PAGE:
This process will differ from courthouse to courthouse. Just google the name of the courthouse where you want to get married + wedding. From there, you should be able to find a webpage that explains the process.

In some courthouses you may need to personally call a judge of your choice to schedule, while at others you may be able to sign up for a time slot.

Come prepared!

To get married at the courthouse, you’ll need to bring:

  • Your witnesses. If you don’t want to bring your own witnesses, you can usually let the bailiffs know upon arrival and they’ll round a couple of people up for you!
  • Other people. Yes! You can bring more than just your witnesses!
  • Your marriage license.
  • Your person. Obviously.
  • A rad outfit. Not required by law, but ya know. It’s fun.
  • A way to document, whether that’s a photographer or a polaroid camera.

Note: Don’t forget to show up at least 15 minutes before your designated ceremony time so you can check-in!

Option 2: Get married anywhere else.

Find an officiant.

In Missouri, an officiant is described as a member of the clergy in good standing with the church or a judge. There are plenty of officiants for hire if you don’t belong to a particular church or your pastor or priest is unable to attend.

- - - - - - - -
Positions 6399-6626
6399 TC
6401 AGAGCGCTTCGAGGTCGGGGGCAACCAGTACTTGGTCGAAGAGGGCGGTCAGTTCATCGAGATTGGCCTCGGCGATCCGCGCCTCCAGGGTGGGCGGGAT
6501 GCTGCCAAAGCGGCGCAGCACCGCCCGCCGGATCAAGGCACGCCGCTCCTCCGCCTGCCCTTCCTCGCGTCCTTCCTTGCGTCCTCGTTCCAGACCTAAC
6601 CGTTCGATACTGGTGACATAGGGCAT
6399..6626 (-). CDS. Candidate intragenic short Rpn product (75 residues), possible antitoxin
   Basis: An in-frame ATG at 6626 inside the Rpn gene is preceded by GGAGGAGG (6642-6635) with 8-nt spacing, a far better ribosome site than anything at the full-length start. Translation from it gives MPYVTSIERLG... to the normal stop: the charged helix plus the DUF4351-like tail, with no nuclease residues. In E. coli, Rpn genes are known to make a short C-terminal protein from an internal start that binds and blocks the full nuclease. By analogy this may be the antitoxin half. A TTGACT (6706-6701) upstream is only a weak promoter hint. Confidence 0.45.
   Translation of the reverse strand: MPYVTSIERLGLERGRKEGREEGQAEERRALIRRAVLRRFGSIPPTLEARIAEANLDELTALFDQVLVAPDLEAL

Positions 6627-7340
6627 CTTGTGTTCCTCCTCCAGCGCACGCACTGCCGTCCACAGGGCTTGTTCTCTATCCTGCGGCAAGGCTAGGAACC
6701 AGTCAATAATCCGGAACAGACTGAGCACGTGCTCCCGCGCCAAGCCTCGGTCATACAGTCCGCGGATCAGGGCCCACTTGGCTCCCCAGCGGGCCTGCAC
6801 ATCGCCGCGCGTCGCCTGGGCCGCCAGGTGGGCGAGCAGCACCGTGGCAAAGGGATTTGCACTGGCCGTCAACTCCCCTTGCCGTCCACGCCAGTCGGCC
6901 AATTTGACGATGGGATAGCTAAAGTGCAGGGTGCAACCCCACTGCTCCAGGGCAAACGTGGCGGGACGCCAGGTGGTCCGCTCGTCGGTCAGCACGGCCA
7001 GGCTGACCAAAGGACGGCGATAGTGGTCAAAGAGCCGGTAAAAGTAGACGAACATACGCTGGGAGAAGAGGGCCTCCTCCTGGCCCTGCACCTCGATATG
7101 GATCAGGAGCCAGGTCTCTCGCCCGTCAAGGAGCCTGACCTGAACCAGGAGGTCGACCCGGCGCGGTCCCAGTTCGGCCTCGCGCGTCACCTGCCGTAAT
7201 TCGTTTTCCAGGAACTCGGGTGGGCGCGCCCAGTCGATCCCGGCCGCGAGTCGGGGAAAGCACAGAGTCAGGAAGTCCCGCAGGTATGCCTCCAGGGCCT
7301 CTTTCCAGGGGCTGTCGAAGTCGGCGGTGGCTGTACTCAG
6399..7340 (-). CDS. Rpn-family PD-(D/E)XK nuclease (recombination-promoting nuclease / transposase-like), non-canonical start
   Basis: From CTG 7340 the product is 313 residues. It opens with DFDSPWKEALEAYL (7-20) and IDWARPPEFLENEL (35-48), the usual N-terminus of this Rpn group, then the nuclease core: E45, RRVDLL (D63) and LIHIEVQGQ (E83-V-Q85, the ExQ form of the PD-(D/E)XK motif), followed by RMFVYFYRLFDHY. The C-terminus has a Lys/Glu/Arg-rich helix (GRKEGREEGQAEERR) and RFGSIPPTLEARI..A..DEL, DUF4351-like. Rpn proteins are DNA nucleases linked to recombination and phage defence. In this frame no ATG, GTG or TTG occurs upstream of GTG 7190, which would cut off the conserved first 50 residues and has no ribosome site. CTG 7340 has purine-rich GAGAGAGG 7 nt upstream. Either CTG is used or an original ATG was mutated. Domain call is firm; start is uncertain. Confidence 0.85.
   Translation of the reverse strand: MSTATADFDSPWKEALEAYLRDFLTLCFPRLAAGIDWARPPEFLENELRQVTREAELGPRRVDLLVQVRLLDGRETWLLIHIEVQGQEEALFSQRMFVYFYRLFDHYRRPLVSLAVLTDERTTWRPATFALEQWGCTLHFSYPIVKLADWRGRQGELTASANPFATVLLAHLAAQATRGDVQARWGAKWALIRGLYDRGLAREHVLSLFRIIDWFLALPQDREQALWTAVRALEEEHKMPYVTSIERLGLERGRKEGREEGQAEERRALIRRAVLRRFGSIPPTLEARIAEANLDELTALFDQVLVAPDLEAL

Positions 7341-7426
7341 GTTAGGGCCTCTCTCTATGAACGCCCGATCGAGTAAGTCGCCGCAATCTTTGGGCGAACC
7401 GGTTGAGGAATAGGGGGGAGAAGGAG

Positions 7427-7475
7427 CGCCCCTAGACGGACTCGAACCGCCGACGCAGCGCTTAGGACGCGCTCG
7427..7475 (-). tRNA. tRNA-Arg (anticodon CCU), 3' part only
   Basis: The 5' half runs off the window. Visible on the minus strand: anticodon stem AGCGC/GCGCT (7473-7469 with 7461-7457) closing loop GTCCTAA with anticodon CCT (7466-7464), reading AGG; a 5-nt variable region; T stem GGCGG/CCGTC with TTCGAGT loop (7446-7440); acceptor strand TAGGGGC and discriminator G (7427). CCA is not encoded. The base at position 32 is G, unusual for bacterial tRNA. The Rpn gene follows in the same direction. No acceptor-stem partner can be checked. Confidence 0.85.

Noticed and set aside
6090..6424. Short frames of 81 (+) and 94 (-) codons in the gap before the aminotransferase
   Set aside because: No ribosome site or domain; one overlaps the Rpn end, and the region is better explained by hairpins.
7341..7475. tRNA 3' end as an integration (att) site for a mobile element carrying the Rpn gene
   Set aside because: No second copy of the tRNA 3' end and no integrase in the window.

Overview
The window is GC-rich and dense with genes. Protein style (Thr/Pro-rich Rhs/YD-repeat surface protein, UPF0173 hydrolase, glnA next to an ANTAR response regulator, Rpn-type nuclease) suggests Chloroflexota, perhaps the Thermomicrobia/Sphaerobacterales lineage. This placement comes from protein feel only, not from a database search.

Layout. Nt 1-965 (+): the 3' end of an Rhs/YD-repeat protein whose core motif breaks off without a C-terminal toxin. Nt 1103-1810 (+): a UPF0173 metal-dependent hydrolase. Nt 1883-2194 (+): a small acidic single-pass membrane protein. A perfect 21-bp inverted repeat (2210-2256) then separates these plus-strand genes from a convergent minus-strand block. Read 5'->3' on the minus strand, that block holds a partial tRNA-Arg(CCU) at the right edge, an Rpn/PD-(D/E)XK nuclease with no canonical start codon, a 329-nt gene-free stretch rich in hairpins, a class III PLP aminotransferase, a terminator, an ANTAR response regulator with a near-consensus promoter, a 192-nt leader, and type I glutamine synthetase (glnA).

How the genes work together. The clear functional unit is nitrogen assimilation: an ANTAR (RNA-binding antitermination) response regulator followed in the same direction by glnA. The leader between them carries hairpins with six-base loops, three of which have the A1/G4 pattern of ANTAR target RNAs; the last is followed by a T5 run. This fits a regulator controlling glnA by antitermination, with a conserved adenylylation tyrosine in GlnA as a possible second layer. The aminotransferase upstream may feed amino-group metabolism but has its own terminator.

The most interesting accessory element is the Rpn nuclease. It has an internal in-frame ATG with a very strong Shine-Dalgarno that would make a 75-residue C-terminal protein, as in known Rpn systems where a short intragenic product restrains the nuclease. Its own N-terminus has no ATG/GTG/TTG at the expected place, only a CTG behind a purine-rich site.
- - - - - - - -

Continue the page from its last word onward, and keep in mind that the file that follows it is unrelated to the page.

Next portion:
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You can also ask one of your friends or family members to officiate! To do so legally, they will have to become ordained. This process is super easy to do through Universal Life Church Monastery. I would definitely recommend choosing a responsible person to fulfill this role–they will be responsible for ensuring that your license is returned to the Recorder of the Deeds office within 15 days of the ceremony.

Find at least two witnesses.

If you Google “How to Marry in Missouri,” one of the first results to pop up says that Missouri does not require witnesses. That’s definitely not true! You need at least two, but the good news is that I count as one, so you only need one other one if you want to keep things small!

Again, if you really just want it to be me, you, and your person and the legal side of it isn’t as important to you, then you can just do all the legal stuff at the courthouse before!